Regulations of Kerosene and Kerosene Additives
Whether you’ve long been reliant on heating oil or you’ve recently moved into a property that’s not connected to the national grid, you may have questions about kerosene additives and the UK regulations surrounding these. From storing or getting rid of waste heating oil to spillages and additives, there is a lot you need to know about using kerosene in the home.
As experts on all things kerosene, our customers often contact us with heating oil-related queries to gain essential and valuable advice. That’s why we’ve combined our knowledge and put together this helpful guide, to provide you with all of the information you need about kerosene regulations.
Where to get rid of kerosene
Whether you’re replacing your home heating oil or you’ve moved into a property with an old oil tank, you may need to dispose of kerosene. However, there are strict regulations about how to get rid of heating oil, especially with regards to environmental impact. As such, we recommend contacting your council’s waste disposal department for advice. Because home heating oil is classified as hazardous waste, it should never be poured down the drain and bottles should never be thrown in the bin. Instead, all kerosene should be taken to a local hazardous waste disposal facility where it can be disposed of safely.
How to clean up kerosene
A leaking oil tank can be detrimental to the environment, seeping oil onto land which can then end up in drains, streams and rivers. Checking your oil tank at regular intervals can help to prevent leaks, but if you do encounter a kerosene spill there are steps you should take to clean it up safely. Firstly, determine if the leak is classed as a minor or major spill. It can be classified as a minor spill if the leak has not spread, there are no nearby water supplies or ponds, and if the oil cannot be smelt indoors.
UK regulations state that homeowners can clear up minor spills, providing you feel confident to do so. For minor leaks, remove any oily oil and dispose of it correctly. Because of the health and environmental risks involved, only a specialist is permitted to clean up major spills. In the case of a major spill, contact your home insurance provider. They should appoint a specialist to inspect and clean up a spill. For more information about oil tank leaks, see the Gov.uk website.
Is the smell of kerosene harmful? Is it dangerous to smell kerosene?
Kerosene is considered to be toxic to inhale and can be fatal when ingested. According to guidance published by Public Health England, breathing in kerosene ‘may cause dizziness, drowsiness and headaches.’ While drinking kerosene ‘may lead to nausea, vomiting and abdominal pain’ and skin exposure can cause rashes.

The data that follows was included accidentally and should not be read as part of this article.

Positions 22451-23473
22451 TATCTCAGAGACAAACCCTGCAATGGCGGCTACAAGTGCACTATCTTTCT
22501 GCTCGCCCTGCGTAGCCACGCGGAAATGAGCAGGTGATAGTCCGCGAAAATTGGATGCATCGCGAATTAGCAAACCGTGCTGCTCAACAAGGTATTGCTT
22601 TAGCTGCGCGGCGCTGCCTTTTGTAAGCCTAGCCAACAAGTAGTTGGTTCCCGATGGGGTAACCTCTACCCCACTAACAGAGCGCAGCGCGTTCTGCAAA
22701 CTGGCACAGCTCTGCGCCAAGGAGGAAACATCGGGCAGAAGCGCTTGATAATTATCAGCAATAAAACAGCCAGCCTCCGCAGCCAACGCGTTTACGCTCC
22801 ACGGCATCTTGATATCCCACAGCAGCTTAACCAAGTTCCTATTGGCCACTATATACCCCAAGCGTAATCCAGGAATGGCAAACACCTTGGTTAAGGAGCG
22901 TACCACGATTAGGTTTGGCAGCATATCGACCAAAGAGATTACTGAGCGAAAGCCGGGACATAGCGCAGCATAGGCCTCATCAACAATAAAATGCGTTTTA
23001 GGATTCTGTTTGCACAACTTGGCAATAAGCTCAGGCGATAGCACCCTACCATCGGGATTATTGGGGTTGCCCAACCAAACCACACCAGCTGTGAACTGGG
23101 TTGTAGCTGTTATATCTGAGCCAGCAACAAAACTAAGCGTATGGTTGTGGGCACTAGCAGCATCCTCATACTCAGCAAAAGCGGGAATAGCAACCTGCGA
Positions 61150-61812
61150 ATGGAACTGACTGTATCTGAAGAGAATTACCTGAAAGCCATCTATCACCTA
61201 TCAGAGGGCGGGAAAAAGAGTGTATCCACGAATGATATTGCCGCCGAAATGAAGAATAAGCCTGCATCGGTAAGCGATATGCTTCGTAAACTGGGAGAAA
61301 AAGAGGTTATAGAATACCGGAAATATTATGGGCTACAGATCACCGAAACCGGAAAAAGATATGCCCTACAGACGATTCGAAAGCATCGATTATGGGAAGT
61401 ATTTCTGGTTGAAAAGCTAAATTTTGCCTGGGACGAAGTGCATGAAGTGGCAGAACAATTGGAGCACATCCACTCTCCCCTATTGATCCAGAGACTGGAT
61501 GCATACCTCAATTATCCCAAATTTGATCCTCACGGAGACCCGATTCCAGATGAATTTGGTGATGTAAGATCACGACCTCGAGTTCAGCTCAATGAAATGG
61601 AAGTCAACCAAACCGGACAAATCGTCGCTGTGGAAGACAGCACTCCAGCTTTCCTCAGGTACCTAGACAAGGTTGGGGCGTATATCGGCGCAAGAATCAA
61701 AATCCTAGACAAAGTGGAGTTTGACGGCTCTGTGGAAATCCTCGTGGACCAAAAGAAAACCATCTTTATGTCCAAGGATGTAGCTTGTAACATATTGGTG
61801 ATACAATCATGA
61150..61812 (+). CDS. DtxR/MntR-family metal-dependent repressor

However, because it’s a relatively clean burning fuel, kerosene has a low risk of carbon monoxide poisoning. It’s also considered to be a safe fuel for use indoors, as it has a low flash point (around 38°C), is less volatile than other types of fuel and is non-corrosive.
Why is it called 28 second oil?
Kerosene is also commonly referred to as paraffin, heating oil, 28 second oil or 28 second heating oil. The number 28 relates to the viscosity or thickness of kerosene. In the most simple terms, this means it takes 28 seconds for a measured amount of kerosene to pass through a hole.
At what temperature does fuel oil gel?
When fuel is exposed to colder temperatures it gradually becomes thicker and forms a waxy sludge. This process is referred to as oil gelling. While different types of fuels will gel at different temperature points, kerosene oil typically starts to gel and takes on a cloudy appearance at temperatures below 2°C.
Where do you put fuel additives?
When used in your home’s central heating system, kerosene additives should be placed directly into your oil tank. In terms of timing, we recommend that adding fuel additives to your tank prior to oil delivery. This is because it will ensure the additive mixes with your kerosene as it’s pumped into your oil tank.
How often should you use fuel additives?
We recommend using fuel additives each time you fill up your heating oil tank. This will make sure your oil tank remains clean, free from sludge and microbes, and that your central heating system continues to work efficiently. However, some additives only need to added under certain conditions. For example, anti-gelling additives should be used during colder months.
Speak to kerosene specialists at Your NRG
As specialists in heating fuel, we stock and supply a range of specialist kerosene additives, each designed to reduce maintenance and improve efficiency. This includes Blue Burn Premium Kerosene for domestic heating systems and Blue Burn Cooker Kerosene for range-cookers and AGAs. Want to know more about kerosene additives? Contact Your NRG for more information or get a quote online to benefit from affordable prices with no hidden fees.